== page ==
Supersize Mosquitos Are Beginning To Appear Around The Country & It’s Terrifying
Ugh, mosquitoes. These insect vampires feed on human blood and leave your skin covered with itchy red welts, and just when you thought it was safe to go outside again, they're back and bigger than ever. Supersize mosquitoes are here, thanks to Hurricane Michael and Hurricane Florence. Along with devastating winds and torrential rains, hurricanes also spawn what's known as supersize gallinipper mosquitoes. And, this is one supersize option you definitely don't want. According to Mosquito Biologist Michael Reiskind, who wrote about the supersize insects for The Conversation, gallinipper mosquitoes are pretty rare, but the aftermath of hurricanes provides the perfect conditions for them to thrive.
"Their moment in the spotlight comes after major flooding events, like we had with Hurricane Florence," he explained. "Gallinippers have a painful bite that is usually well noticed by human victims, so the large numbers that emerged after Florence have received lots of attention." The good news is that while getting bitten by a supersize mosquito is going to leave a mark, Reiskind said they aren't known to spread pathogens to humans. However, their emergence just in time for Halloween could lead those unaware of the supersize mosquitoes' existence to fear they're living out an insect horror movie IRL, especially if you happen upon a swarm of them.
Picaridin.info, a group dedicated to repelling and controlling mosquitoes, noted that the gallinipper supersize mosquito is the largest in the world, growing up to six times as large as regular mosquitoes. What's more, these giant pests can lay their eggs now and form an egg bank for the next flood at which time they'll hatch and deliver a bite that's equivalent to being bitten by 10 regular-sized mosquitoes.
What makes these supersize mosquitoes such a nuisance is their patience, which means that just when you start to relax, they come to life to unleash their terror. "Eggs are laid in the cracks of dry dirt in areas prone to collecting rain water. They remain dormant over the winter, usually hatching the following year after the first rainfall. Once hatched, the larvae feed voraciously, maturing into adults in a matter of about six days," Picaridin.info explained.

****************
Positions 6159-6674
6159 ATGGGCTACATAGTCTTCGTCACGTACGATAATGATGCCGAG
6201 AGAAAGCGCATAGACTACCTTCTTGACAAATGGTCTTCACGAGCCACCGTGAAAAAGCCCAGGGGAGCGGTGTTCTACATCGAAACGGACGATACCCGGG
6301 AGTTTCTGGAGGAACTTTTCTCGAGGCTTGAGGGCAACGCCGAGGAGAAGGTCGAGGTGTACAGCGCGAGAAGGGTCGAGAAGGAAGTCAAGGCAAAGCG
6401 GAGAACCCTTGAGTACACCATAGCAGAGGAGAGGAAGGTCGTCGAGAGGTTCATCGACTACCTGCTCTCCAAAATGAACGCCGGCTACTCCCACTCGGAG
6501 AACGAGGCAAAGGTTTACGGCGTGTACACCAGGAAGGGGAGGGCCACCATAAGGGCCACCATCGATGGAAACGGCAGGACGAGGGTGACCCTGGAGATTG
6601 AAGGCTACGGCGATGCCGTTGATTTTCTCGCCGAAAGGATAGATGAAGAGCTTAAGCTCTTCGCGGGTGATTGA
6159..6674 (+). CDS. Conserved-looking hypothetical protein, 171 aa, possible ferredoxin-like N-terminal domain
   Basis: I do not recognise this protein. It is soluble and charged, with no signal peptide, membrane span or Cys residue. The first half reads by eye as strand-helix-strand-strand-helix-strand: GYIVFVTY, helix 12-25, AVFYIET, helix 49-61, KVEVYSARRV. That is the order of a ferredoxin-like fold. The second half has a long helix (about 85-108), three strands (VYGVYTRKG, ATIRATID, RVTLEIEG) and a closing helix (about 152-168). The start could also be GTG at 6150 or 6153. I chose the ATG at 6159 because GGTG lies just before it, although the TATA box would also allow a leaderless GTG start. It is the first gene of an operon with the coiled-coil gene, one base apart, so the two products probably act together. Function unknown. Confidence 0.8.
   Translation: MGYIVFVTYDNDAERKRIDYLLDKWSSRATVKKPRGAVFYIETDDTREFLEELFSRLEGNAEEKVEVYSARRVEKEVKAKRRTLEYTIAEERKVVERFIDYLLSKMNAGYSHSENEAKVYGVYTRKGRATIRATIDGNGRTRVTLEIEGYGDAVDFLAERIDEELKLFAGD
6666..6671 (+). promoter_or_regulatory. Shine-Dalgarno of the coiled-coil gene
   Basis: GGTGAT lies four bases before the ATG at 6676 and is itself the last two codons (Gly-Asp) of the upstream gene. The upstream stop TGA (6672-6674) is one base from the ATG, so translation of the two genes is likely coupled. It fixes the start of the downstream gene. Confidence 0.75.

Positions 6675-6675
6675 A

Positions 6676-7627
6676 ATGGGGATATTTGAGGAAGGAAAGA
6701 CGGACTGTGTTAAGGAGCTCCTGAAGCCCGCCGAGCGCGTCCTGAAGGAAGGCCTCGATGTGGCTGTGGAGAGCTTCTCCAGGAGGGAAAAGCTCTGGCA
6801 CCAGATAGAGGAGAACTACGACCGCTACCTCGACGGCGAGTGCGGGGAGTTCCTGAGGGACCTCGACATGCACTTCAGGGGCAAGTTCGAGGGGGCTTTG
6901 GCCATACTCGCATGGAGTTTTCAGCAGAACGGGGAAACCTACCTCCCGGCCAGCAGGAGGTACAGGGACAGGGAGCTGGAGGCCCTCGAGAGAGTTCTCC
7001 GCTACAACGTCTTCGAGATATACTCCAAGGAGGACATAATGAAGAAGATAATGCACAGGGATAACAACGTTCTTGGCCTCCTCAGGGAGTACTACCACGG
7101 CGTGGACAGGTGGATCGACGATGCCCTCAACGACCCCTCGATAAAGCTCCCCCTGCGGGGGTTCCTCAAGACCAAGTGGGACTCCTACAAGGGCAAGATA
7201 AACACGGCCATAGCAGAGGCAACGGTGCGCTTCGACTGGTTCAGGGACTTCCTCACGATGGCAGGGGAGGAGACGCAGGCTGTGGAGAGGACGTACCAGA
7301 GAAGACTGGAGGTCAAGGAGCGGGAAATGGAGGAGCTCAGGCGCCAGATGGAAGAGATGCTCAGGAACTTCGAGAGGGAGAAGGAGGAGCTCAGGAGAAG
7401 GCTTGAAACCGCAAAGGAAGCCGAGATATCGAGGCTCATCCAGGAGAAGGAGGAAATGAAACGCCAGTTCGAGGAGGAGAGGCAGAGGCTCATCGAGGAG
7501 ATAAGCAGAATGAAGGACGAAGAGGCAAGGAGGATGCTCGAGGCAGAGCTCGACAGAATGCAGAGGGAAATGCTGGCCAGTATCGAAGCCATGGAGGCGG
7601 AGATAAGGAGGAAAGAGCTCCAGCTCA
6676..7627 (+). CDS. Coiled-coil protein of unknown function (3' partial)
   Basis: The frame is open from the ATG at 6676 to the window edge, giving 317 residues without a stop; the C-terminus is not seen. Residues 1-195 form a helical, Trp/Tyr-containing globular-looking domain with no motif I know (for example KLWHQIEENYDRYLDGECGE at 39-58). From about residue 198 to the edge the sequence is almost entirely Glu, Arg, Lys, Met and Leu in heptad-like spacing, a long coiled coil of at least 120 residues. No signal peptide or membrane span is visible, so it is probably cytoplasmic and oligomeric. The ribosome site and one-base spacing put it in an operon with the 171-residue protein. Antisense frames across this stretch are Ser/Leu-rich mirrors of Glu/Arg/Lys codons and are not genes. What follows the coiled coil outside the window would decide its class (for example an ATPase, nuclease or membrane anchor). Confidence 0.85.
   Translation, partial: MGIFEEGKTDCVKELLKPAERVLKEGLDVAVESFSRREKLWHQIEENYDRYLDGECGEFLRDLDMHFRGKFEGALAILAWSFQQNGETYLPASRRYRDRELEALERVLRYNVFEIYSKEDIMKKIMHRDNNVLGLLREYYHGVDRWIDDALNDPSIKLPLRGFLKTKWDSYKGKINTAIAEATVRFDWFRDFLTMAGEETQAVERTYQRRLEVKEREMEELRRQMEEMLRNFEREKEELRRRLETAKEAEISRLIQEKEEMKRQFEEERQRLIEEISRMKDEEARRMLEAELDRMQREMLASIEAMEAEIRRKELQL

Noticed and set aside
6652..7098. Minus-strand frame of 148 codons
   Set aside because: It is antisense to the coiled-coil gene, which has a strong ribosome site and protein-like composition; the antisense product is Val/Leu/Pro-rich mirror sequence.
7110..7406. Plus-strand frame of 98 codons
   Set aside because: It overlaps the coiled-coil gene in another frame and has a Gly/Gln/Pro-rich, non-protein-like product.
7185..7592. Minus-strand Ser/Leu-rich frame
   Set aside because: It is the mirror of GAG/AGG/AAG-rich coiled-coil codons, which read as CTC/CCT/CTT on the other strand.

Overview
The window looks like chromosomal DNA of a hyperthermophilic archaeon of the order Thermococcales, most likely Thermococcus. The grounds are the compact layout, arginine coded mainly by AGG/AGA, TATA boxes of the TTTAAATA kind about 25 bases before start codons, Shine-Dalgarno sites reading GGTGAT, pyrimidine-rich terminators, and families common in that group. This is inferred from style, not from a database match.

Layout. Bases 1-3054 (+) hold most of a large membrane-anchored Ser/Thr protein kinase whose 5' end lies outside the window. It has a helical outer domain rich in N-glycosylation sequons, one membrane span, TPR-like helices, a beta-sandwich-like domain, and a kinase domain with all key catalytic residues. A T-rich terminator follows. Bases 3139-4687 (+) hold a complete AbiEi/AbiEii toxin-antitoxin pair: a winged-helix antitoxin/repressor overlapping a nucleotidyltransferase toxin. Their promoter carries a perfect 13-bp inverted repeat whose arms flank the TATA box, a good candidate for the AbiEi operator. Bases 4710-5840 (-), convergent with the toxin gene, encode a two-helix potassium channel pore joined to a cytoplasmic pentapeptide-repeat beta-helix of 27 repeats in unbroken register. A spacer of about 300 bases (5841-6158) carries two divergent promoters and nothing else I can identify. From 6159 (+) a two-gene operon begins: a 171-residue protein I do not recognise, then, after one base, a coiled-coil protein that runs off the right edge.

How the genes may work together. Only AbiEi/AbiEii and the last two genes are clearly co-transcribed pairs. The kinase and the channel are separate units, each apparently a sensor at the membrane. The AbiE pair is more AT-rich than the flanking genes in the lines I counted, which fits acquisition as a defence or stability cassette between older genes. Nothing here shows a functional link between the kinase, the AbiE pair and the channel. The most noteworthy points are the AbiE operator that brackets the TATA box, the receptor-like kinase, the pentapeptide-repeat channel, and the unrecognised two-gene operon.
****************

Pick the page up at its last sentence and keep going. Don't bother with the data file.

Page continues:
"[Gallinipper mosquitoes deliver] a powerful bite, said to feel like you are being stabbed! The voracious female of the species seeks blood meals day and night, becoming particularly aggressive if her habitat is invaded or disturbed. Due to its large size, the gallinipper can even bite through clothing," the site revealed.
So, if you are in a post-hurricane climate in Florida or North Carolina, and you feel a little stab this Halloween, check for mosquito bites before considering that you've been attacked by a poltergeist. Though, this supersize mosquito is basically the poltergeist of insects. Totally freaked out? Keep in mind that the the silver lining here is that while these supersize bloodsuckers have tested positive for some diseases, there is currently no evidence that gallinipper mosquitoes spread disease to humans or animals.
This means you can't contract Lyme disease from a supersize mosquito. That being said, it doesn't mean encountering a swarm of mosquitoes the size of dimes isn't scary AF. If you're venturing out for Halloween in a post-hurricane area, you might want to choose a costume, perhaps a Wookie, that covers your entire body. If that's not your jam, opt for an indoor party instead.